Here is one example. Larger companies must report a few pieces of information regarding their employees to the government, so that the country can measure what has been going on and what might need change. This included workers’ pay by gender and by race. Big business does not want to comply, because time is money. The corporations claimed that this data collection would be too burdensome and would not point to pay discrimination anyway.
The U.S. Equal Employment Opportunity Commission has required companies with over 100 employees report each job title by sex and face since recent political memory. Then, in 2016 the agency added pay data. The point was to discover where wage gaps due to discrimination happened, then work to correct the problem.
Reuters reporte that U.S. District Judge Tanya Chutkan in Washington D.C. declared that Trump’s cabinet-level Director of the Office of Management and Budget (OMB), as well as acting White House Chief of Staff, Mick Mulvaney, Budget blocked the rule in 2017. He did so without defining the problem the administration had with that rule.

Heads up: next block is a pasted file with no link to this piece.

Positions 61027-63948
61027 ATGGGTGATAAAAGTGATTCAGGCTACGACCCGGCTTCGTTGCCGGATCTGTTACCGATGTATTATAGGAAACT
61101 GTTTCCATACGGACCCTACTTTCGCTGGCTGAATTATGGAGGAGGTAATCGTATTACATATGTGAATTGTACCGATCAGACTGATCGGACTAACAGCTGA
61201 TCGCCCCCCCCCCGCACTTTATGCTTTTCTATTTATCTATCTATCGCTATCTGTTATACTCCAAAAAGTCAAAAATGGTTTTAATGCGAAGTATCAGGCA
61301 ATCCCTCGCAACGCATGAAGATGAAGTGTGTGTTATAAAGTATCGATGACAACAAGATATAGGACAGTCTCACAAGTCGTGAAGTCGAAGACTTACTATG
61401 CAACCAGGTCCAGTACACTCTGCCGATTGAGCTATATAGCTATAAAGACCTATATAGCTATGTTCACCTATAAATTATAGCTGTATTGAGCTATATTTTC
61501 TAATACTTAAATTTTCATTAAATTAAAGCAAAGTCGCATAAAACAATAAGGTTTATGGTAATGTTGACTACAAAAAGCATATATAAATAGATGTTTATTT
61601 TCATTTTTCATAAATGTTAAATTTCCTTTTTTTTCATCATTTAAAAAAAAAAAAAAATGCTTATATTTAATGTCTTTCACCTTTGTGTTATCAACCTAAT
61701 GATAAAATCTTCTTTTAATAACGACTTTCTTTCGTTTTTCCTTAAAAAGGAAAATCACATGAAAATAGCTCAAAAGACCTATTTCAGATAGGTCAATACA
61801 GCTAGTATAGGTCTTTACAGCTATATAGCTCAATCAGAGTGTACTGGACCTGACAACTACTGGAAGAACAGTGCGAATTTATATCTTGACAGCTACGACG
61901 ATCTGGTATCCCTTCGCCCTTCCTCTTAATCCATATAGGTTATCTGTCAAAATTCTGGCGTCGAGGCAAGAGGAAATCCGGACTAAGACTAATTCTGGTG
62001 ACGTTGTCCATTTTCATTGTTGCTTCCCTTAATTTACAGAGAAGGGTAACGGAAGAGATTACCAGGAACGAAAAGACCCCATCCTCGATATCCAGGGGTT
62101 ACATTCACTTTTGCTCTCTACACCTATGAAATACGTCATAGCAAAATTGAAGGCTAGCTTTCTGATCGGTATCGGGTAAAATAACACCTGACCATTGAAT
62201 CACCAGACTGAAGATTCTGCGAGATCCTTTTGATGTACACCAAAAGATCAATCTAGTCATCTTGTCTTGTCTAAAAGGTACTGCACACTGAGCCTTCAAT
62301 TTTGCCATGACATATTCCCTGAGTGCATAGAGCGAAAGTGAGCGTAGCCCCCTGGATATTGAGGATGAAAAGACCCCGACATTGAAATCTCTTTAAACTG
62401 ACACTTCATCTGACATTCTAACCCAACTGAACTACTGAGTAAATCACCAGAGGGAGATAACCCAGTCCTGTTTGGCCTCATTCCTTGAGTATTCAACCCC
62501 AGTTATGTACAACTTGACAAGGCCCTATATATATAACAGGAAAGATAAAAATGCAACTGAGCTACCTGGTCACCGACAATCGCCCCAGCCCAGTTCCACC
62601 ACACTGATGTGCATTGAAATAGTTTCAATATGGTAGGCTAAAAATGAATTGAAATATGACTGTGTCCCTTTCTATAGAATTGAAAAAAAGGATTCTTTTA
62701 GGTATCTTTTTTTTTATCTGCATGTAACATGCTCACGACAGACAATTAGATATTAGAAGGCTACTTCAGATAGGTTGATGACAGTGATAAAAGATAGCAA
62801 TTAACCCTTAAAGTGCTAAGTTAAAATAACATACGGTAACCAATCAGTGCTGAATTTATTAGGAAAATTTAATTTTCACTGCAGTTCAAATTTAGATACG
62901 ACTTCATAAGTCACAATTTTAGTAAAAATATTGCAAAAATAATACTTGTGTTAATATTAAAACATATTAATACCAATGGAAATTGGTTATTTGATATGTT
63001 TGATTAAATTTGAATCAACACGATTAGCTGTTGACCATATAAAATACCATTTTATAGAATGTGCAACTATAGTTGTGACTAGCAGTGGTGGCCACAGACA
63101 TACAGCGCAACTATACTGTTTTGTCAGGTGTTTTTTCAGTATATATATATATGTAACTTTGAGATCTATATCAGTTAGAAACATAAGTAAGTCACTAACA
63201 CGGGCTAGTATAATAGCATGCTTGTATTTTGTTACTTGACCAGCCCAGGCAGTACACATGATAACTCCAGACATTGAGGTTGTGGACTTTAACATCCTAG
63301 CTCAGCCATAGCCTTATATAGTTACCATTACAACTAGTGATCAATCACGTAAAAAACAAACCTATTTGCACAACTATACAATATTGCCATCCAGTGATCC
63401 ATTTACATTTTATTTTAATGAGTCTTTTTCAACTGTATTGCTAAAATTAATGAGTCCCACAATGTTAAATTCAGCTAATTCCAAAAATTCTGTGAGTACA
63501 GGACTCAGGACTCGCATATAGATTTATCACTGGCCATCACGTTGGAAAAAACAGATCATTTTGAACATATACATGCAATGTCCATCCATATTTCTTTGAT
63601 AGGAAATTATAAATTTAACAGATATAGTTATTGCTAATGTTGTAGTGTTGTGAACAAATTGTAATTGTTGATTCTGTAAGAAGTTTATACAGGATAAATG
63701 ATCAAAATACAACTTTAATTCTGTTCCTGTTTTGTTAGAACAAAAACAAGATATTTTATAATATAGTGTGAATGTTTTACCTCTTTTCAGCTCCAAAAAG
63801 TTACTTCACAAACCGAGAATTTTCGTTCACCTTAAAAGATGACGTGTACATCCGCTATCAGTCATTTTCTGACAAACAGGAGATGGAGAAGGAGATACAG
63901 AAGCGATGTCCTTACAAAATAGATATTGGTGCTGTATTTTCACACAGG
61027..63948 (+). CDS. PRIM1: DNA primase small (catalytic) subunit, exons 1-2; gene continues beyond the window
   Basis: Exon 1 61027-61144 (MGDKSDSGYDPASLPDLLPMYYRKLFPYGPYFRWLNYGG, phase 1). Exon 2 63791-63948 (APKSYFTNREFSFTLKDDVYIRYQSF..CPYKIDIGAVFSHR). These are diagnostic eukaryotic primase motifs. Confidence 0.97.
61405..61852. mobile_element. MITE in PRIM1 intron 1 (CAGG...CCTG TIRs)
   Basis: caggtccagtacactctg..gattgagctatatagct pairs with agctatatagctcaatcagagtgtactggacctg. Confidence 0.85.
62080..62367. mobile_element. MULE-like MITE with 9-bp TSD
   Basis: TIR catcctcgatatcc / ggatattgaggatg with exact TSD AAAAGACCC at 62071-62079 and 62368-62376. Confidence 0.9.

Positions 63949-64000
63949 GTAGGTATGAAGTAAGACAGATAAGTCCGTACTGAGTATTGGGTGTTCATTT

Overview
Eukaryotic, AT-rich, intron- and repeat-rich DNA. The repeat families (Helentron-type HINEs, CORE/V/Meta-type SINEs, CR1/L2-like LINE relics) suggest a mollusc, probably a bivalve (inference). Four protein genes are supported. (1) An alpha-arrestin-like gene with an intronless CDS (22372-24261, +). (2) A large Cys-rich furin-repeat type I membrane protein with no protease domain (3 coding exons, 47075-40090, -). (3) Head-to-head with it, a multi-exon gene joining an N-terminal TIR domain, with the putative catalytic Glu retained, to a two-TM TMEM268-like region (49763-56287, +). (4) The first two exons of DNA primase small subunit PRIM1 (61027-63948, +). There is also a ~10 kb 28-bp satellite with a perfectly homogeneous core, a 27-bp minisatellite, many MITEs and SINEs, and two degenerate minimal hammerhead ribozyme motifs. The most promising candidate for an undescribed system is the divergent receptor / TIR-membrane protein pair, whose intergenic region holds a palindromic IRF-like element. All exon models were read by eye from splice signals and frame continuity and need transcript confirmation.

The was the result of a lawsuit filed by the national Women’s Law Center (NWLC) who sued in 2017 in order to bring back that rule. Women and people of color have been discriminated against for hundreds of years. At the time the ruling was installed, the activists’ motivating phrase was “equal pay for equal work.”
Chutkan ordered the OMB to reinstall the requirement.
It was no accident that this White House was quick to discriminate. The largest business lobbyist, the U.S. Chamber of Commerce, and other trade organizations claimed that this data collection would cost too much, that it would not be fruitful.
Federal law does take into consideration that the OMB could block a regulation for “good cause.” However, the NWLC claimed effectively that the Trump White House did not provide evidence of good cause prior to putting the EEOC data rule on the chopping block. It took six years for the EEOC to create the rule.
Chutkan came down on the side of the NWLC calling the OMB’s action “arbitrary and capricious.” After all, the effort to prepare the statistics only took about a few extra hours each year.
The real issue was that business wanted to save that relatively minor cost of around 50 million dollars. The Chamber claimed the cost would be more like 400 million dollars. The OMB verified that number. Oh yes, and all the money it would take for the business world to bring up the falsely diminished salaries to those of white men.
Featured image is a screenshot via YouTube.